X-BAR, a bulk-acoustic-wave (BAW)-based resonator technology, can be used to create filters that deliver high performance in ultra-wideband applications for 5G networks. Other resonator technologies, initially developed for 4G, sacrifice performance to achieve the wide bandwidths, degrading spectral efficiency relative to XBAR.

XBAR resonators consist of a single-crystal, piezoelectric layer with a metal interdigital transducer (IDT) on the top surface. The metal traces excite a bulk acoustic wave within the piezoelectric, with the primary frequency and coupling characteristics determined by the physical dimensions and properties of the piezoelectric.


Just as the top three success factors in real estate are location, location, and location, success in wireless services hinges on spectrum, spectrum, and spectrum. Without the spectrum needed for wide bandwidth, a wireless carrier is at a significant disadvantage to its competitors. The importance of spectrum is evidenced by the $81 billion paid for spectrum during the FCC’s Auction 107.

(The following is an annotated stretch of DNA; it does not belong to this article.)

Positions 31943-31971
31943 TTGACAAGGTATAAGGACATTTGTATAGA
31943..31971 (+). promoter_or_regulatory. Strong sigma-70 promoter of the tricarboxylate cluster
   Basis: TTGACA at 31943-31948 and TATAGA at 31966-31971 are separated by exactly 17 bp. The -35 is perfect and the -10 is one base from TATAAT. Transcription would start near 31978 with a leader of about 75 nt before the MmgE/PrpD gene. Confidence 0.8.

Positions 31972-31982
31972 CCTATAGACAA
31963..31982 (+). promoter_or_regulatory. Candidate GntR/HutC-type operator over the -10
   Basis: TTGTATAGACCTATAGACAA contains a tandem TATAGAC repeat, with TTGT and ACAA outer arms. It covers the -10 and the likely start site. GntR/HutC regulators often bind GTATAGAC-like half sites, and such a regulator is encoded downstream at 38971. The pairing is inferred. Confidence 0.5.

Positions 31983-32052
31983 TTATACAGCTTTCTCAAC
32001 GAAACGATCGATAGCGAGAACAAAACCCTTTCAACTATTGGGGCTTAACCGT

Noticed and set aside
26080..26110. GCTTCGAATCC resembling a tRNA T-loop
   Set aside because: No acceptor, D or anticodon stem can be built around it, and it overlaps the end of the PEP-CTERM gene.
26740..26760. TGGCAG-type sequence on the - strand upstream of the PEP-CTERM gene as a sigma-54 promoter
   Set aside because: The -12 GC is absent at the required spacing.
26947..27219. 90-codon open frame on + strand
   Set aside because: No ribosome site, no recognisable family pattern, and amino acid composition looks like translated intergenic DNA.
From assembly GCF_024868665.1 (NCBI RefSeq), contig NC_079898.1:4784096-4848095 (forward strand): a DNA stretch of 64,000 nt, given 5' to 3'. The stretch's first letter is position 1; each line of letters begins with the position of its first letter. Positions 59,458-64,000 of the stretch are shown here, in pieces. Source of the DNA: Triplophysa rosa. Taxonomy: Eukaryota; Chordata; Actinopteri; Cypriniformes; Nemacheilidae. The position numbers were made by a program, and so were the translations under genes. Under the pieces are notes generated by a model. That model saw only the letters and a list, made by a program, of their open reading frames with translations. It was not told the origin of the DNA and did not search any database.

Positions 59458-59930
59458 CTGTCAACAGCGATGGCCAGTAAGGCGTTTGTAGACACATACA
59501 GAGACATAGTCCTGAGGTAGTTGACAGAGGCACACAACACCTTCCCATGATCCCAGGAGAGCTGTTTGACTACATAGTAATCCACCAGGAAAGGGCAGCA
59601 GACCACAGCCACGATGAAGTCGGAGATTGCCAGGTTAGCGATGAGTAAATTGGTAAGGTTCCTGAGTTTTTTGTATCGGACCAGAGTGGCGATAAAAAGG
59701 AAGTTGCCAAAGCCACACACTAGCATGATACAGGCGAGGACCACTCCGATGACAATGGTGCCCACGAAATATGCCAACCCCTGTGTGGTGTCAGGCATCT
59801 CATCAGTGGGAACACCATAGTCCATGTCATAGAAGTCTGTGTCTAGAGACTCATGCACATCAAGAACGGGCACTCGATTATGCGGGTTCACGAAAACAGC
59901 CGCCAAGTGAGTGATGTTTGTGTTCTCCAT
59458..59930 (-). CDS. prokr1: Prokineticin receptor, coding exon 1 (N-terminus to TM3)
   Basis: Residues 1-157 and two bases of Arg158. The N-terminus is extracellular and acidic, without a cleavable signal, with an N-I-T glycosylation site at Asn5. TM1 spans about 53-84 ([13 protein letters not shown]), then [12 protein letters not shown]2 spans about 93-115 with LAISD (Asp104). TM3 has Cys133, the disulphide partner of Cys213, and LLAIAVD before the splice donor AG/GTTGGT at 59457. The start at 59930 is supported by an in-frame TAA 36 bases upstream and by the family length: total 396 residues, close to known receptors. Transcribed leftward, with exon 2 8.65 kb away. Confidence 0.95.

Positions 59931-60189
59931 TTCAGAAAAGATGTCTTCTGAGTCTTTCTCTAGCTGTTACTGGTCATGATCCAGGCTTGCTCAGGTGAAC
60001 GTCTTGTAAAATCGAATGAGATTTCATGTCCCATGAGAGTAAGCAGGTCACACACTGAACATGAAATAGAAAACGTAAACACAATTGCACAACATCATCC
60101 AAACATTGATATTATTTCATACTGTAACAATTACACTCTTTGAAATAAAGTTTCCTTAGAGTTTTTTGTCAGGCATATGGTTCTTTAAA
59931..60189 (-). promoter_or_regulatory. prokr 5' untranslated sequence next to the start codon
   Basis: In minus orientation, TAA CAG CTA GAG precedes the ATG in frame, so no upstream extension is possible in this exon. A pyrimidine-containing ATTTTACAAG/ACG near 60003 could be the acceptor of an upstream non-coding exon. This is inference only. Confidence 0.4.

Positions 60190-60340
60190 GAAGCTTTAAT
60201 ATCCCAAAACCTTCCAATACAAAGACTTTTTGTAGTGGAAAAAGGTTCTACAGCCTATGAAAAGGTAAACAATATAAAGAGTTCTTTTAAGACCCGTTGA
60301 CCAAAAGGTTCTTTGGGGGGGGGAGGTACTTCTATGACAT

But data demand is growing, which means the potential for a spectrum deficit is significant, perhaps growing to over 900 MHz by 2025 according to our model. This situation pressures operators to ensure they’re maximizing their complete spectrum holdings using technologies optimized for spectrum efficiency.

Maximizing spectral efficiency will take a new breed of RF filter that can minimize signal loss, mMIMO antennas that provide improved coverage, and access to unlicensed spectrum (via 5G NR-U) that can mitigate some of the growth in data consumption via unlicensed spectrum (Fig. 12). mMIMO and 5G NR-U will also increase the demand for wideband filters.

Resonant’s Infinite Synthesized Networks (ISN) filter design and XBAR technologies combine to create such filters for both FR1 and FR2. They have very wide bandwidths, support frequencies up to 40 GHz, manage high powers for these frequency bands, and offer very low loss.


1. “Mobile Broadband: The Benefits of Additional Spectrum, October 2010” FCC Staff Technical Paper.

2. https://www.cisco.com/c/en/us/solutions/executive-perspectives/annual-internet-report/index.html